Breaking In Is Hard To Do

I was mean-girled in public school….well, not so much ‘girled’ as mostly everybody, but I did have a few close friends that I still have. A few of us have kids, a few of us don’t, but we stay in touch and keep up with each others’ lives. I thought all of the insecurity of needing to be liked was behind me. Then I had a baby.

New moms have it the worst, especially if they are the first of their peer group to have kids (fortunately for me, I am pretty well the last, at 37 – but this also means most of my friends kids are much older), because they will have to break ground with new, mommy friends.

Like all new moms, I spent the first few months adjusting, then it was time to get the hell out of the house before I started talking to my dishes. My sister-in-law had her baby 4 months after I did, so it was nice that we had each other, and still do; but she also needed to spend time at home adjusting to her new life with my nephew. I relished going to breakfast with friends who cooed over and held my little daughter while I wolfed down my first hot breakfast in months, and slugging back a warm coffee before they handed her back (one friend ate her pancakes over my baby in her lap – I was ready with a napkin, and I think I even cut her bacon; I know, so generous).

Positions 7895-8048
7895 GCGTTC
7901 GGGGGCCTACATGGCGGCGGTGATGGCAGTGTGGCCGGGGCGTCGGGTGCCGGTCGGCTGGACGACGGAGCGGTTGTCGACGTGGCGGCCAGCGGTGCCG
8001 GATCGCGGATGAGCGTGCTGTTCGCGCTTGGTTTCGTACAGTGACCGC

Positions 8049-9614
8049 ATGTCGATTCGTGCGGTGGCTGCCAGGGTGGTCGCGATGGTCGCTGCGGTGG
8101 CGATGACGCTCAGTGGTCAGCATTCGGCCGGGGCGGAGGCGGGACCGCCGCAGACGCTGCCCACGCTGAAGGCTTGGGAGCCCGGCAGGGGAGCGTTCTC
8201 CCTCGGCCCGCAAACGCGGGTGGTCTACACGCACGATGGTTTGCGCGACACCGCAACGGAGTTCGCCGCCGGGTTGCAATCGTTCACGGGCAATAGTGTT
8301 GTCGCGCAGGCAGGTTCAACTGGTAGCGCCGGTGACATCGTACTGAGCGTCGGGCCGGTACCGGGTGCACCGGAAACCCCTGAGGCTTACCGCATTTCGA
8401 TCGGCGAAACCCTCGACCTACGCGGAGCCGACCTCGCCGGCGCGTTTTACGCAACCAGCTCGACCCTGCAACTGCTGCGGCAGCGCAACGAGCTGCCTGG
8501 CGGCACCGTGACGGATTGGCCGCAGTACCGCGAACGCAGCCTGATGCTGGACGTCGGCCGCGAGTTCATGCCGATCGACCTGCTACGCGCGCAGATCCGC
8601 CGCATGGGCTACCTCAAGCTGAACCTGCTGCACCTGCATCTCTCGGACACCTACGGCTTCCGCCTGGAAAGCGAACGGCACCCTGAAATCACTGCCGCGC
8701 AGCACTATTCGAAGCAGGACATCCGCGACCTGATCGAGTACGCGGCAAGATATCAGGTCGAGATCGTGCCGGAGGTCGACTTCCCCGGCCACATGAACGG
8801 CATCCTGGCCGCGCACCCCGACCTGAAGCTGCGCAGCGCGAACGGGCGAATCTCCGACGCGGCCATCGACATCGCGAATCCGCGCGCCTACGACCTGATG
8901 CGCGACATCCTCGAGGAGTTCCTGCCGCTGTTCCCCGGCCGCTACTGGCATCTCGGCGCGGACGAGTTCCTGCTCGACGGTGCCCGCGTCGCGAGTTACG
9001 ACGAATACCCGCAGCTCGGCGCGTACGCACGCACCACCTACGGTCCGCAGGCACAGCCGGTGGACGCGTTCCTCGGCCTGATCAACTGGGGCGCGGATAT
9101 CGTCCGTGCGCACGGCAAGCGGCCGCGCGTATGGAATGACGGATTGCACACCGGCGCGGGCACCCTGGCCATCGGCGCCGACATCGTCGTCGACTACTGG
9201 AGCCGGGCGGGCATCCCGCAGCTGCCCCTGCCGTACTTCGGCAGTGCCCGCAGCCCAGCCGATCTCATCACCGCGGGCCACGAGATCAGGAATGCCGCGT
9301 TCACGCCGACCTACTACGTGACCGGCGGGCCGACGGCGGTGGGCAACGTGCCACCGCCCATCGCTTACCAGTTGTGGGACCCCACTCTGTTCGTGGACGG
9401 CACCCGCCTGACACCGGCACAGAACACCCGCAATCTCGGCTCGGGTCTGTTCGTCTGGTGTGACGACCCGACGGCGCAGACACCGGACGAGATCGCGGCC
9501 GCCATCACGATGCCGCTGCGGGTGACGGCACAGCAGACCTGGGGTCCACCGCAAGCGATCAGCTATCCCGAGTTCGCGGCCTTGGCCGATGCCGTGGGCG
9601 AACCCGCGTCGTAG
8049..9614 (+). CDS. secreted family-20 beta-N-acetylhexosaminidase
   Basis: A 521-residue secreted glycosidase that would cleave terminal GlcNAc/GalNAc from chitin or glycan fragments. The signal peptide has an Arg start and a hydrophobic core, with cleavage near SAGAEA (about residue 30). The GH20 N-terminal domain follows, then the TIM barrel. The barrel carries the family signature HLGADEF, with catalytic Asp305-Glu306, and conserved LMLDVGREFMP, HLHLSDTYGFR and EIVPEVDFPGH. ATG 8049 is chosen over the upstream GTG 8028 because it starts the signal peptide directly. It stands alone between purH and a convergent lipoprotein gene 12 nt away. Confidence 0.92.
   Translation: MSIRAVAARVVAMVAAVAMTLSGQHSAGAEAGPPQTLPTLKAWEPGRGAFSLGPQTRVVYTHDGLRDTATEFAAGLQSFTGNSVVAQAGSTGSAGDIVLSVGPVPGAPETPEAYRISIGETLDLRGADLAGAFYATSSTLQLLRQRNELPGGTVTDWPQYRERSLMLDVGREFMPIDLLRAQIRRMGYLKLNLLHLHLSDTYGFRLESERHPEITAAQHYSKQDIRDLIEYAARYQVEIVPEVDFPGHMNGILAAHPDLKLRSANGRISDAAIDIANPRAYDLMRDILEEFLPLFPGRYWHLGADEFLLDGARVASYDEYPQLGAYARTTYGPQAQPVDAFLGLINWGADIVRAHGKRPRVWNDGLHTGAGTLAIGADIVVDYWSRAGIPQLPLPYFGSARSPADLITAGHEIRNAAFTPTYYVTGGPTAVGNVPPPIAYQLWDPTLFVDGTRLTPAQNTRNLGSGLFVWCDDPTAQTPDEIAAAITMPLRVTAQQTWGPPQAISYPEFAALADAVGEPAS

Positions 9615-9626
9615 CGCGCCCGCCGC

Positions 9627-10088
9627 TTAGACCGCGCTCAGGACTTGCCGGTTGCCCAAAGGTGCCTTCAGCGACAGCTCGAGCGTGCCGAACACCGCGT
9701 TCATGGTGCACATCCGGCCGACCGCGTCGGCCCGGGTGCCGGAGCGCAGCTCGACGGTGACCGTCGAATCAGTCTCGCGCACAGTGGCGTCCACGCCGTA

You’d think I was getting ready for a blind date the first time I went to my library’s ‘books for babies’ group. The mom’s walked in with their little ones, and I clammed up. I was so nervous I could not believe it; it was like trying to talk to the popular boy at school in grade 5. Ridiculous, right?? But I couldn’t break out of it. No matter what I did, I still felt like the only one in the group who actually had no idea what the hell was going on and didn’t belong there. To a degree, I still feel as though I am pretending that I totally know what I am doing; I am routinely shocked to hear words of commiseration coming out of my mouth, followed by an actual piece of sound advice….so maybe I do know something?

Sadly, actually belonging is a lot different from feeling like you belong. Breaking in to groups of women who have been friends before you came along is hard on any day, never mind trying to do it with a group of women whom you are sure are going to judge everything about you. For new moms who already felt the pressure to belong, it’s tough.

I am not over it, and I still get nervous whenever I am going to do something new. The difference is that I have learned that if I smile first, say hello first, and offer the first welcome, maybe I am helping another new mom get past the same feelings, and that is enough to help me believe that maybe I do belong.